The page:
Ocular manifestations of RA are diverse and range from mild, asymptomatic findings to aggressive, vision-threatening disease. RA is often associated with secondary Sjögren's syndrome (keratoconjunctivitis sicca), which can manifest with eye dryness, foreign-body sensation in the eye, or photophobia. Both scleritis and episcleritis are associated with RA. Scleritis may be associated with severe corneal inflammation, leading to a corneal melt, or with scleromalacia perforans. Chronic inflammation, resulting in perturbation of the intraocular anatomy, can lead to glaucoma. Corticosteroid therapy can be an important factor in cataract formation.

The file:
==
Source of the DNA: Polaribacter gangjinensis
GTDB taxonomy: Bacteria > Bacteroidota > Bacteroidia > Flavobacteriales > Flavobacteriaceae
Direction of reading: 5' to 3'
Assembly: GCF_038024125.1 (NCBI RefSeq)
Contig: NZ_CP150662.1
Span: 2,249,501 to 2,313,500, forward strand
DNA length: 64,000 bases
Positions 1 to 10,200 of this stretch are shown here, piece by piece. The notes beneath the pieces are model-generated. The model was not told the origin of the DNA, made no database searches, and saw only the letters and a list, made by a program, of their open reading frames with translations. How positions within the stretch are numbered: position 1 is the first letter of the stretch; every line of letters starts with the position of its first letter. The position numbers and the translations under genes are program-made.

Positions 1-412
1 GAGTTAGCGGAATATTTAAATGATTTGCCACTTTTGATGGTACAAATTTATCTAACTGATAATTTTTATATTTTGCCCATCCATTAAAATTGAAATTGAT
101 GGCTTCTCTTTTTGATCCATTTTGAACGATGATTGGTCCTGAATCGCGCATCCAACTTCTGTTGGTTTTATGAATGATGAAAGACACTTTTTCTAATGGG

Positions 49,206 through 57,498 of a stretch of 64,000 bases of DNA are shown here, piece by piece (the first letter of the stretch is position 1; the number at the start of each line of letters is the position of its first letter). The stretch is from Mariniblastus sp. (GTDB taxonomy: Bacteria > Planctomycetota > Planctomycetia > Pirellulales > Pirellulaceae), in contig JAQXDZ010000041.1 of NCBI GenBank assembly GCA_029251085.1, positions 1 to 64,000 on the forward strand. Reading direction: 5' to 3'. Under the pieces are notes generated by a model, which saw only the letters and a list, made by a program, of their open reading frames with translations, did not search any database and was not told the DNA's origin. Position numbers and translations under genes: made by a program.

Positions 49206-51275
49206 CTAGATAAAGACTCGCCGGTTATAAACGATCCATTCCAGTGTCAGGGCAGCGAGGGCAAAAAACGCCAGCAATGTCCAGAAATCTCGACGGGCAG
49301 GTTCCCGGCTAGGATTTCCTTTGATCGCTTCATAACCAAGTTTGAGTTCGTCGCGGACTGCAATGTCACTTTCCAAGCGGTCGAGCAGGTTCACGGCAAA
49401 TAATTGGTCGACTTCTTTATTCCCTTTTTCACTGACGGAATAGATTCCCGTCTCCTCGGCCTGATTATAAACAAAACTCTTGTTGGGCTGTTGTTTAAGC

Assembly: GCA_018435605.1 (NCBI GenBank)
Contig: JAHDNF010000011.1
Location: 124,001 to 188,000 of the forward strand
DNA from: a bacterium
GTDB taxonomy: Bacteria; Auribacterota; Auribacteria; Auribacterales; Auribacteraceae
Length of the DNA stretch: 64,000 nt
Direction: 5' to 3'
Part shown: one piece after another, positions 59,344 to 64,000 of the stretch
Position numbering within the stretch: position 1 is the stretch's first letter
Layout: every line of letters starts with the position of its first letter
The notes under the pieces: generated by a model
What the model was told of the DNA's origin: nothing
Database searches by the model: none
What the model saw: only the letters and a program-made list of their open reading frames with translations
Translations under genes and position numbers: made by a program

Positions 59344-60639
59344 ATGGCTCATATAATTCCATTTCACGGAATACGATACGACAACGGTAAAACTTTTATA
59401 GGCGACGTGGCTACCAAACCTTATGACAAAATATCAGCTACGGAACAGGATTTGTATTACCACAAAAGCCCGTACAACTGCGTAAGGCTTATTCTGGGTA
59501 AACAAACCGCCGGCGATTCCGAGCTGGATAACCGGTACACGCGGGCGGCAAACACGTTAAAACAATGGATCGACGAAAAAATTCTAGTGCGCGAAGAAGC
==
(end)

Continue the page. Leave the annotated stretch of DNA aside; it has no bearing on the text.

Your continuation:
Meta-analyses of placebo-controlled trials suggest that testosterone therapy in physiological doses is significantly associated with increased haematocrit, reduced high-density lipoprotein cholesterol and prostatic symptoms. 29 , 30 If prostate cancer has been excluded, there appears to be no increased risk of induction by testosterone therapy. There is inconsistent evidence regarding the risk of cardiovascular events. 29-31 A recent meta-analysis suggested increased cardiovascular risk and reported publication biases. 32 Long-term safety data are lacking, but recent reports more strongly suggest an increased risk of cardiovascular events in older men. 3 , 4 This has prompted the Endocrine Society to issue a warning statement. 5 The results and safety of long-term prospective controlled trials of testosterone therapy are awaited.